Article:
In conjunction with my performances in The Vagina Monologues, I found myself engaged in several discussions– with both members of the community and my students– about feminism. As they should, the monologues invited others to say or query things which they may have felt taboo before.
We are staging the show again on March 23rd, 7pm, at Magic City.
Am I a Feminist? Yes.
I’ve always considered myself a feminist. Not of the man-hating shade, but in the Emma-Watson-esque light which is what I think we should all consider when we identify with the term. We should all be feminists, one of my favourite TED talks, speaks of the need for men to fight for gender equality as well. We must not fear the idea of feminism.
What do I think it means?
Does being a feminist mean that you should stop expecting men to hold doors open or pick up the tab for women? No, it means that you can hold the door open for a man or the waitress can place the cheque in front of you without emasculating him. I think this may be where the identification becomes lost. Somewhere in the idea that women will, by wanting equality, be expected to stop wanting other things. Should we only hold the door open for women? Newsflash: it’s actually pretty nice when you hold the door open for someone, regardless of gender. I mean this in a metaphorical sense which goes beyond the idea of literal portals and instead references all the intangible intricacies that gender equality discussions swirl through. I’m not opening that door here.
I digress. The buzz of discussion and the platform which it generated inspired me to create The Feminist Collection x Alloyds (you may be familiar with my other collections of Anguilla-centered and lifestyle-centred pieces). I felt this was something missing on the market here in Anguilla.
Feminism in Anguilla
In Anguilla, we don’t talk a lot about feminism. To my knowledge, we do not have a gender pay gap here (someone can correct me in the comments if I am mistaken). People are paid based on their qualifications or experience and not based on their sexual organs. We have three women in government right now. We have female CEOs and managers. We just had “Women’s Week” where we saw eighteen strong women highlighted, their achievements not being measured to those of men, but to those of other women.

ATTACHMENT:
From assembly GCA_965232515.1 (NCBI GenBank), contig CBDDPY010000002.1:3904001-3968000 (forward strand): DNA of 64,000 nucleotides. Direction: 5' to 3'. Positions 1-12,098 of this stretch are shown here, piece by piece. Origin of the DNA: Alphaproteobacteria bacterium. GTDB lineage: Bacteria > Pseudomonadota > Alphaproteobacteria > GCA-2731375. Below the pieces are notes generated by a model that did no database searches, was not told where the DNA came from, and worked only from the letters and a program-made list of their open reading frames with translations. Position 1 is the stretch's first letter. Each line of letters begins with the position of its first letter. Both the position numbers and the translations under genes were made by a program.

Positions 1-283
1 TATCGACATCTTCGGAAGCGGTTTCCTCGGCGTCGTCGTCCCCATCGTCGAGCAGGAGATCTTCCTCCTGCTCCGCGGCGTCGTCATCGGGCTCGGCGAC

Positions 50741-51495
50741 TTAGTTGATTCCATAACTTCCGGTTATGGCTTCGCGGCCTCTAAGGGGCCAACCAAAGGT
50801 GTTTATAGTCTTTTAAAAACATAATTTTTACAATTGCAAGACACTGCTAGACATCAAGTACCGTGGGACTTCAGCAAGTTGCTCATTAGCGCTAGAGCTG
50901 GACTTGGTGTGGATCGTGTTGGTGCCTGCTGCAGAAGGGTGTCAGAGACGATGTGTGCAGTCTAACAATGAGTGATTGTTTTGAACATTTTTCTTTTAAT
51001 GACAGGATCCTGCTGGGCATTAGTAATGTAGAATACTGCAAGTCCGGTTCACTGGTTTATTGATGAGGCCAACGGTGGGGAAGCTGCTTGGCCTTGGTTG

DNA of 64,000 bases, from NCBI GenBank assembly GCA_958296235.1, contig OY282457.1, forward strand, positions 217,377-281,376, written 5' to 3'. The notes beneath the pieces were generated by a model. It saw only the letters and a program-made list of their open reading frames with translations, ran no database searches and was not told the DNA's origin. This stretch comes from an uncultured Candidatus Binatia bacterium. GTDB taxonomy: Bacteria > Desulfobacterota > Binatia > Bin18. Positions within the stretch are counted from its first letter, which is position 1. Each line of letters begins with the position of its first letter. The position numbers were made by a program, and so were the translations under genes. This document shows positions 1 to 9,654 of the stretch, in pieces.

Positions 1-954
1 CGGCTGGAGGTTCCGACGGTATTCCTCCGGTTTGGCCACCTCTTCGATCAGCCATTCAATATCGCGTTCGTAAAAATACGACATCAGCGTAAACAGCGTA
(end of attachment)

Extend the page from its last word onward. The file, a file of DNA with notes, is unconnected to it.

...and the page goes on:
These are not the reasons I think we avoid discussing feminism in Anguilla. What I believe is that ours is a matriarchal society. At the head of almost every single Anguillian home is a grandmother. We see women as strong and limitless creatures. We see women in our history working alongside men. Anguillian women led the revolution and were the cornerstones of our first industry (salt picking) and make up the largest employment demographic of our current industry (tourism). Anguillian women are sometimes both mother and father. Young girls don’t see their biggest hurdle to success as womanhood— they see it as access to tertiary level education. We don’t discuss feminism in Anguilla because we don’t think we have to.
We should. It should be something we instil in our girls, but most importantly in our young men. We should raise our boys to feel comfortable showing vulnerability. We should stop using the term “baby-sitting” when we refer to fathers caring for their own children. We should teach our girls that a strong man is not a gangster. We should change the West Indian epitomisation of what it is to be a ‘man’ by teaching our next generation to be feminists.
If you would like to purchase any of the merchandise seen in this post, email me at firstname.lastname@example.org